Shin splints is a condition that causes pain in the shins or the front of the lower legs. The associated pain results from excessive or repeated amounts of force on the shin bone and the tissues attaching it to the surrounding muscles. This force causes the muscles to swell (as a defensive mechanism) which in turn, increases the pressure against the bone leading to pain and inflammation.
What is shin splints?
Treating shin splints
Protect your shin bone and muscles by:
- Wearing appropriate footwear that provides cushioning and arch support
- Training on flat, soft surfaces
- Switching high-impact exercises with low-impact exercise like swimming as much as possible
- Warming up properly
- Working to a graduated programme
Shin splints can be treated at home with rest, anti-inflammatory painkillers and using ice to reduce swelling. However, it is highly recommended that you invest in supportive insoles for shin splints.
Do stretches help?
Yes, most soft tissue injuries – shin splints included – result from excessive strain on the related muscles. Splints can arise when the key muscles that control the lowering of your foot at each step and maintain the longitudinal foot arch are put under too much strain too quickly. The main muscle groups in question are the tibialis anterior and the tibialis posterior.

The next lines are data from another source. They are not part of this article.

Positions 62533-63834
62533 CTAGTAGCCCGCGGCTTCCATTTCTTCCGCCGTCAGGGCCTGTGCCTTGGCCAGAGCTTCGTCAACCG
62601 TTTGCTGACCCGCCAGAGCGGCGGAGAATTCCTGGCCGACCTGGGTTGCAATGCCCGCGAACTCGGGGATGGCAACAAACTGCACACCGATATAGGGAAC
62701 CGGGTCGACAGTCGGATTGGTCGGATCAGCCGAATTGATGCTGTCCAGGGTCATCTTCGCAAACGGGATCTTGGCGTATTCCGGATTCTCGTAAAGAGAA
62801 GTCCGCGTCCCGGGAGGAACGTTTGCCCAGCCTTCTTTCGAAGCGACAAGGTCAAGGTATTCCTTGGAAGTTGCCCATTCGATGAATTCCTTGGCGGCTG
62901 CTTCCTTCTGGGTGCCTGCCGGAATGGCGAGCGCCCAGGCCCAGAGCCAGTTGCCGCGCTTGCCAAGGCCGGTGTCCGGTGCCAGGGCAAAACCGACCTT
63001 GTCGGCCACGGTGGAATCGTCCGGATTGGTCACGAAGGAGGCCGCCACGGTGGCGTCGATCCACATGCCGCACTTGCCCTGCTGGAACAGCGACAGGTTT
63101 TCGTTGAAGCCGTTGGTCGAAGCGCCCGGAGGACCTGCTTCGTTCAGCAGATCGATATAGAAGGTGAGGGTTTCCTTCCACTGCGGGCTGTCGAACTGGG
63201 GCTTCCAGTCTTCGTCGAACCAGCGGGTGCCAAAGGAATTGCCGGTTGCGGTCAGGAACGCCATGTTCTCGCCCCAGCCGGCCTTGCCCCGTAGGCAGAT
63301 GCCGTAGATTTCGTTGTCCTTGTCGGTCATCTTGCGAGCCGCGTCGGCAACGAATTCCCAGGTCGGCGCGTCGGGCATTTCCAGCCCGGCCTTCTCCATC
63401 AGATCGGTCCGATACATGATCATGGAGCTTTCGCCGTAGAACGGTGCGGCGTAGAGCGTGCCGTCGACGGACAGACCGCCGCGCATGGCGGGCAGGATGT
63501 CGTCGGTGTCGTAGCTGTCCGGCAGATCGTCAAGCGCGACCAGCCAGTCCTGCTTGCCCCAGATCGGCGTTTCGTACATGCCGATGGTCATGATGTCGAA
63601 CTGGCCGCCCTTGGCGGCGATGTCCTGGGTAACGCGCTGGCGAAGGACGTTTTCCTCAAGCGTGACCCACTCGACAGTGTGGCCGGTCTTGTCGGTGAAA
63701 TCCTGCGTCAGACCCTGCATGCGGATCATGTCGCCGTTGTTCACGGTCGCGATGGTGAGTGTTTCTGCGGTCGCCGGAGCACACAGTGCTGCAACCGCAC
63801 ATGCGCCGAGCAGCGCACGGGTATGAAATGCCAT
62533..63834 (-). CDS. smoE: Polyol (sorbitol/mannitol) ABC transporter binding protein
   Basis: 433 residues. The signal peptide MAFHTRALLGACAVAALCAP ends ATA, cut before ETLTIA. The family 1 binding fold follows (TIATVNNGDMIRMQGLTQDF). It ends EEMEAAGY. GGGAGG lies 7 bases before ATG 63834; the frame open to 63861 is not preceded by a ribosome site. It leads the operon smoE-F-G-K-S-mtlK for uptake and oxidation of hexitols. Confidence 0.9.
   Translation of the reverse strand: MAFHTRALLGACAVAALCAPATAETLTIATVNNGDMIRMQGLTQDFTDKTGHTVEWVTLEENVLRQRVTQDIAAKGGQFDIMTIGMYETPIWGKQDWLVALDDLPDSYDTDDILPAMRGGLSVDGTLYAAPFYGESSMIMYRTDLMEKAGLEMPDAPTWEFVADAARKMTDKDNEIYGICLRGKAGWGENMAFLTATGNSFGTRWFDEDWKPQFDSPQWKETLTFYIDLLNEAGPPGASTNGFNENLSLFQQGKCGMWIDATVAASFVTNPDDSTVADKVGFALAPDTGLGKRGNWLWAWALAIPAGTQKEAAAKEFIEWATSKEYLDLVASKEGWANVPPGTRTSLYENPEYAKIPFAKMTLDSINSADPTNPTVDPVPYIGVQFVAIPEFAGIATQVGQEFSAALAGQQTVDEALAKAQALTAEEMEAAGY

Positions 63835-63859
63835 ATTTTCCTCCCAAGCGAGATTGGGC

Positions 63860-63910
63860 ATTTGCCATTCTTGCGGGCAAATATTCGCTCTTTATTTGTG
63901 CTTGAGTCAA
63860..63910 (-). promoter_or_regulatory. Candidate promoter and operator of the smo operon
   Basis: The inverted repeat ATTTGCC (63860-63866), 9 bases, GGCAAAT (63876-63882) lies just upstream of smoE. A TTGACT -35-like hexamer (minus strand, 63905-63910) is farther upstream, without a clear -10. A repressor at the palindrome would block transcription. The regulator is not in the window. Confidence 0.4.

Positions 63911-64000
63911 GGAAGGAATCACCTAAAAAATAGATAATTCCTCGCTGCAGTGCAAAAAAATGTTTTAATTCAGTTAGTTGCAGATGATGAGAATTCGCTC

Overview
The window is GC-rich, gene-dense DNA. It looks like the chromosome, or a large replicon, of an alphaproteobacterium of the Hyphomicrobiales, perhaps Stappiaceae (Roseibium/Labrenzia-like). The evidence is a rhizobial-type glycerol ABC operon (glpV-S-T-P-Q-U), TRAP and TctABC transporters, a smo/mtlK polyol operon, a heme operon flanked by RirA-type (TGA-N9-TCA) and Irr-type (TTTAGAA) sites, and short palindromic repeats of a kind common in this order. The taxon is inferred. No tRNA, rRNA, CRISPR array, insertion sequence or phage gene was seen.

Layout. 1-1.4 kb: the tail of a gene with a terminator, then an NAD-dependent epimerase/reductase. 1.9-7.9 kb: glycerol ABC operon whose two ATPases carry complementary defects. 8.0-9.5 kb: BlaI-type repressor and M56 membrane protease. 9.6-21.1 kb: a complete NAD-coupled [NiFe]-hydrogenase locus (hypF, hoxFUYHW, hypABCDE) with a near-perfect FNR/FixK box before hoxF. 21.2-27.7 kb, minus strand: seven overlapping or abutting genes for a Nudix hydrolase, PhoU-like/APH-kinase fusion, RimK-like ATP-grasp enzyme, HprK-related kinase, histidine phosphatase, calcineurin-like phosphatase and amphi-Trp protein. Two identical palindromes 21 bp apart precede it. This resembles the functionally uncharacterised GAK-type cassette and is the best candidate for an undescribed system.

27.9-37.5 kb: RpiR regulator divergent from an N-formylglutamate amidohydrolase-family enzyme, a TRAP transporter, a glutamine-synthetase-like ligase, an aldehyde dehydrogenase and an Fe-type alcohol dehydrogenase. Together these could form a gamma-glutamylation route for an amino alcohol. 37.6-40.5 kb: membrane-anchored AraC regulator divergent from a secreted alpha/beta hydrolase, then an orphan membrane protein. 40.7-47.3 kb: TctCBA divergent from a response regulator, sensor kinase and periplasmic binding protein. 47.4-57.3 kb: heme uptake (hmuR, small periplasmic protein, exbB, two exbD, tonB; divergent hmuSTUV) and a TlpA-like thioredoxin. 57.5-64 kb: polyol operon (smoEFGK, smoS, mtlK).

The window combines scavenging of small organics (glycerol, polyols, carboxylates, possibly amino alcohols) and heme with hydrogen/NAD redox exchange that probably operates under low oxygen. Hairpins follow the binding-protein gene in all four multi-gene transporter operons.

The best way to avoid this injury is with a graduated training programme tailored to your current fitness and strength undertaken alongside regular and quality stretching sessions. Use our article on the best stretches for shin splints as a guide.
Insoles for shin splints
Enertor insoles are the result of over 18 years of orthotics research. These insoles offer arch support and bespoke impact-reducing technology to treat issues ranging from shin splints to achilles heel and plantar fasciitis.
Enertor insoles absorb 44% of the shock when the heel strikes the ground (that’s more than any other insole on the market). This shock absorption reduces forefoot contact, therefore reducing the muscular activity in the lower leg that creates shin splints. Your lower leg muscles do not have to work quite so hard and shin splints will be less likely to occur.
Enertor advises anyone with an injury to seek their own medical advice. We have nearly 20 years worth of Orthotics experience but our website is provided for informational purposes only. It is not a substitute for your own doctor’s medical advice.